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Grand Bahama

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Grand Bahama

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Grand Bahama Island is an island of the Bahamas


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The 6 eco-systems of Grand Bahama Island are:

  • Pine Forest
  • Blackland Coppice
  • Rocky Coppice
  • Mangrove Swamp
  • Whiteland Coppice
  • Beach / Shoreline


Bahamas Dollars (BSD) are equal in value to the American Dollar. American currency is accepted (sometimes even preferred) everywhere.

Sales tax does not exist in the Bahamas. National revenue is collected mainly through local import tariffs.

Duty free items such as liquor, perfume, and jewelery often surprise tourists for being so inexpensive. It is not uncommon, for example, to find a bottle of your favorite perfume for less than half of what you could expect to pay back home. This is the advantage and convenience of duty free shopping.

  • Port Lucaya Marketplace[2] Sea Horse Road on Bell Channel Bay, Phone: +1 (242) 373-8446. Duty free shopping in over 80 stores in 12 buildings overlooking the Bell Channel Bay marina. The marketplace is the hub of Port Lucaya.
  • The International Bazaar[3] is a shopping compound divided into separate areas that each reflect a different part of the world. In total it comprises 90 shops, 13 restaurants, and 6 snack/ice cream stores. There is also a straw market nearby. As of November 2007 most of the stores in the International Bazaar are closed due to the closure of the nearby Royal Oasis resort. However, it is expected that normal business will resume when the resort reopens (still closed as of February 2012).


Local's have cellular service.

Get in

Numerous Flights are available from South Florida. American Eagle offers daily flights from Miami. Bahamasair, Continental Connection, and Spirit Airlines all offer daily flights from Fort Lauderdale. Delta Connection offers flights from Atlanta. USAirways offers daily flights from Charlotte, Philadelphia and New York. Another frugal option is to take a Discovery cruise ship to the island. The Ship drops passengers off in the mornings and then return for them in the evenings.

Get around

Taxis are typically waiting for visitors at the airport and sea port. They are also easily summoned by phone. Please be aware that there is NO such thing as a "service fee" or "bag handling fee," as some unscrupulous taxi drivers insist. You only pay the fare, and a tip if appropriate.

Public transport on the island consists mainly of minivans that ferry locals to and fro. It is a dollar to take the local bus line anywhere on the island. They typically run about every 15 minutes however they will often wait until they have a full load before departing. It's unclear whether these are government run or privately owned.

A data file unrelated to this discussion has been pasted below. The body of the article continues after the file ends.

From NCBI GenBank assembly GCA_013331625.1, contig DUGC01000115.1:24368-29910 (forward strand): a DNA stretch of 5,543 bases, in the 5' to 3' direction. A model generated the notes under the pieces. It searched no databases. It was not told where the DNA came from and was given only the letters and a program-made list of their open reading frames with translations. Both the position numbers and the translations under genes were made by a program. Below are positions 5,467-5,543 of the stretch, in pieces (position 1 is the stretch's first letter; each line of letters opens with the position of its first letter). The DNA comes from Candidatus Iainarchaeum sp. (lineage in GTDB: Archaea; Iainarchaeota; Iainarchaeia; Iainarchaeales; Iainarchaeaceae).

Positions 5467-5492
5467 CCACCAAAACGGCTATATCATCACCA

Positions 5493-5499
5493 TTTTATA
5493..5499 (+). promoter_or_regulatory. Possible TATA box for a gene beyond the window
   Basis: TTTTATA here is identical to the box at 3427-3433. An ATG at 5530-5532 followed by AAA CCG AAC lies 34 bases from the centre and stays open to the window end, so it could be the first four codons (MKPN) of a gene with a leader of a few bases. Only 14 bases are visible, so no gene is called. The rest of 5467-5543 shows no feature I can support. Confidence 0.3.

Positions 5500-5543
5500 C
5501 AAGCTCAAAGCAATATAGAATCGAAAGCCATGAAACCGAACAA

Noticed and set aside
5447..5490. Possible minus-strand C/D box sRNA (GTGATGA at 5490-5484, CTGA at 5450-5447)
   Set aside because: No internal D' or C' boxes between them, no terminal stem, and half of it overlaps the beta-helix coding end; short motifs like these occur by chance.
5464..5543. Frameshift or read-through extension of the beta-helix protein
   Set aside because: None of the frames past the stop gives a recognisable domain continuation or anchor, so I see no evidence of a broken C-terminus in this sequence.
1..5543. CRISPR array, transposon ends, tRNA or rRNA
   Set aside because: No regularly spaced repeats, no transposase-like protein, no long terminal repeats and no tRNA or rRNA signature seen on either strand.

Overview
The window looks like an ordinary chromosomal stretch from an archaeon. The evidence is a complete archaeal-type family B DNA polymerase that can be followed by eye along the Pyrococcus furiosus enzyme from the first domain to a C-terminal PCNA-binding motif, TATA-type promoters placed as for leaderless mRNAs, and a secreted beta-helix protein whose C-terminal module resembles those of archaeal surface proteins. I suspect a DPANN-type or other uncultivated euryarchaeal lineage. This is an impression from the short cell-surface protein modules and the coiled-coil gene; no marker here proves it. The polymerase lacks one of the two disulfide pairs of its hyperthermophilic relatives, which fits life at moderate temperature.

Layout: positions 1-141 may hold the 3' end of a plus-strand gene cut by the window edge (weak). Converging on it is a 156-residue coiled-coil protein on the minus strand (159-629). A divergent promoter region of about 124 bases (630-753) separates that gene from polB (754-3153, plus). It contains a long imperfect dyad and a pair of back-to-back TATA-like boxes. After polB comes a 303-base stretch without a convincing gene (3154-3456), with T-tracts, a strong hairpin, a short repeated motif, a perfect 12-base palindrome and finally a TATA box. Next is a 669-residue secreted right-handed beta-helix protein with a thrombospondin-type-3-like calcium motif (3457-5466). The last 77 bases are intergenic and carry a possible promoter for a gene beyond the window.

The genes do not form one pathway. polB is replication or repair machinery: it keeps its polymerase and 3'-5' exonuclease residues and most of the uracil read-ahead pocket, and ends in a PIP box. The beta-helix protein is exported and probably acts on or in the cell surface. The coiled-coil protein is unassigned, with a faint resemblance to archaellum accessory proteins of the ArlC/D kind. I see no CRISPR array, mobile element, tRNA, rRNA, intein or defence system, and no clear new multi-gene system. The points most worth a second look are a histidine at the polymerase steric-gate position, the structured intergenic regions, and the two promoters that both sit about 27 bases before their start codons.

Hotels often have their own shuttle services to various points of interest around the island.

Car, motorcycle, and buggy rentals are readily available. However be cautioned that the roads are driven on the left and locals drive aggressively.


  • Lucayan National Park, The crown jewel of the 3 national parks on Grand Bahama, Lucayan National Park is the only place in the Bahamas where you can see all six of the island's ecosystems. There are caves for exploration (including one of the longest underwater limestone caves in the world; access is seasonal as the caves are also used for bat conservation), a picturesque wooden bridge over a mangrove swamp, and a beautiful white beach with benches available for picnics. Visitors are advised never to leave belongings unattended, as thefts have been known to occur.
  • Rand Nature Center, outside downtown Freeport, Phone: 242-352-5438. Open 9am - 4 pm Monday to Friday (Closed on Saturday & Sunday) This national park is named for James Rand and was established as the first nature education center to preserve the habitat of Grand Bahama. Admission $5 adults, $3 children 5-12, children under 5 free.
  • Peterson Cay National Park, a small island surrounded by reefs located 1 mile off the south shore, is the perfect getaway for a day trip / picnic. It is accessible only by boat, and visitors are instructed to anchor in specific areas away from the coral reefs. All plant and animal life within the park boundaries is protected by law. Fishing, shelling, and damage to or removal of any coral is strictly prohibited. Garbage disposal and leaving ash coals / embers is also prohibited. Take only pictures, leave only footprints.


  • UNEXSO Dive Center[4] Royal Palm Way, Phone: +1 (242) 373-1244 (Make reservations from the US or Canada: 800-992-DIVE). UNEXSO provides activities for both experienced and non-experienced SCUBA divers. They also offer different kinds of "swim with the dolphins" experiences as well. Some activities require a 1 day advanced registration.
  • Grand Bahama Scuba[5] at the Ocean Reef Yacht Club, runs dives Monday through Friday and Sunday afternoon dives. They offer the popular shark dive as well.
  • Live Music and Dancing are available at a number of places. Most bands play a mixture of Bahamian "Rake 'n Scrape" and American standards. Venues include Count Basie Square in Port Lucaya, most evenings, Bikini Bottom Bar in Williamstown (near the Island Seas resort) on Thursdays and Saturdays, Tony Macaroni's Conch Experience on Taino Beach, Wednesdays and alternate Sundays, and Sabor Restaurant in the Pelican Bay resort on Saturdays.
  • Leo and Carol Moxie, West End, Grand Bahama Island. Ask almost anyone at Old Bahama Bay, or most taxi drivers, and they will know about Leo and Carol. This fishing boat captain and his Canadian-born wife/first mate can take you on the shark fishing adventure of a lifetime. The author of this entry has been fishing with them for 20 years, since she was a child. You can also charter them to fish for any other kind of available fish, or just to go out snorkeling off the beaten path. They are great with kids too!